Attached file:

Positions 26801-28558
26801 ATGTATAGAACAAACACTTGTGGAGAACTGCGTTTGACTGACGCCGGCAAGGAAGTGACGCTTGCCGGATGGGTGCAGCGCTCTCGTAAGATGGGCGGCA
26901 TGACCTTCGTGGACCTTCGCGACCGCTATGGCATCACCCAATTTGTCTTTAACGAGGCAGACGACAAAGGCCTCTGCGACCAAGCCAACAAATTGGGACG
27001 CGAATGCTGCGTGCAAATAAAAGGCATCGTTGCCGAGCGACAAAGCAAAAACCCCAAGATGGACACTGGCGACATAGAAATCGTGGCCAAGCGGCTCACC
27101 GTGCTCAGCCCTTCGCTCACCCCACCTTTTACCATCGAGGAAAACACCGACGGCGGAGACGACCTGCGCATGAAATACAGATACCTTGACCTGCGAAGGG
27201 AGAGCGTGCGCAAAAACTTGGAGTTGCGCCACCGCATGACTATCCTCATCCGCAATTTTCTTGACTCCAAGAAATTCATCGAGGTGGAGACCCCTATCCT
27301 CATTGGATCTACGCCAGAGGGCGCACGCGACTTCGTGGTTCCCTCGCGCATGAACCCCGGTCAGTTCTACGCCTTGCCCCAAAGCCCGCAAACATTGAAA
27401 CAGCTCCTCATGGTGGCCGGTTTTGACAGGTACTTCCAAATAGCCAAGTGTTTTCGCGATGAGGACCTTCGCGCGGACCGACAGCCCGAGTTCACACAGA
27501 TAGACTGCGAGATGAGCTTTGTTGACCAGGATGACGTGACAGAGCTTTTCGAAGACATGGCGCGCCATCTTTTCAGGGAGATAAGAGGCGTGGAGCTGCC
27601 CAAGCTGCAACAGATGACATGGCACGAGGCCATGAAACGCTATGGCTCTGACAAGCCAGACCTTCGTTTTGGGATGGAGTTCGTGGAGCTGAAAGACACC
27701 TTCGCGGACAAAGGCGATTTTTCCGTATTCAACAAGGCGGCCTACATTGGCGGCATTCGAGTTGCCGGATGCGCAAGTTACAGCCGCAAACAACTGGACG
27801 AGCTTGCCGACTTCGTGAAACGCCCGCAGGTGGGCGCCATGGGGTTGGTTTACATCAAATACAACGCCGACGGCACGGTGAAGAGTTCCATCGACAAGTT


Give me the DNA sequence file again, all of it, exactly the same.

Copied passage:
Positions 26801-28558
26801 ATGTATAGAACAAACACTTGTGGAGAACTGCGTTTGACTGACGCCGGCAAGGAAGTGACGCTTGCCGGATGGGTGCAGCGCTCTCGTAAGATGGGCGGCA
26901 TGACCTTCGTGGACCTTCGCGACCGCTATGGCATCACCCAATTTGTCTTTAACGAGGCAGACGACAAAGGCCTCTGCGACCAAGCCAACAAATTGGGACG
27001 CGAATGCTGCGTGCAAATAAAAGGCATCGTTGCCGAGCGACAAAGCAAAAACCCCAAGATGGACACTGGCGACATAGAAATCGTGGCCAAGCGGCTCACC
27101 GTGCTCAGCCCTTCGCTCACCCCACCTTTTACCATCGAGGAAAACACCGACGGCGGAGACGACCTGCGCATGAAATACAGATACCTTGACCTGCGAAGGG
27201 AGAGCGTGCGCAAAAACTTGGAGTTGCGCCACCGCATGACTATCCTCATCCGCAATTTTCTTGACTCCAAGAAATTCATCGAGGTGGAGACCCCTATCCT
27301 CATTGGATCTACGCCAGAGGGCGCACGCGACTTCGTGGTTCCCTCGCGCATGAACCCCGGTCAGTTCTACGCCTTGCCCCAAAGCCCGCAAACATTGAAA
27401 CAGCTCCTCATGGTGGCCGGTTTTGACAGGTACTTCCAAATAGCCAAGTGTTTTCGCGATGAGGACCTTCGCGCGGACCGACAGCCCGAGTTCACACAGA
27501 TAGACTGCGAGATGAGCTTTGTTGACCAGGATGACGTGACAGAGCTTTTCGAAGACATGGCGCGCCATCTTTTCAGGGAGATAAGAGGCGTGGAGCTGCC
27601 CAAGCTGCAACAGATGACATGGCACGAGGCCATGAAACGCTATGGCTCTGACAAGCCAGACCTTCGTTTTGGGATGGAGTTCGTGGAGCTGAAAGACACC
27701 TTCGCGGACAAAGGCGATTTTTCCGTATTCAACAAGGCGGCCTACATTGGCGGCATTCGAGTTGCCGGATGCGCAAGTTACAGCCGCAAACAACTGGACG
27801 AGCTTGCCGACTTCGTGAAACGCCCGCAGGTGGGCGCCATGGGGTTGGTTTACATCAAATACAACGCCGACGGCACGGTGAAGAGTTCCATCGACAAGTT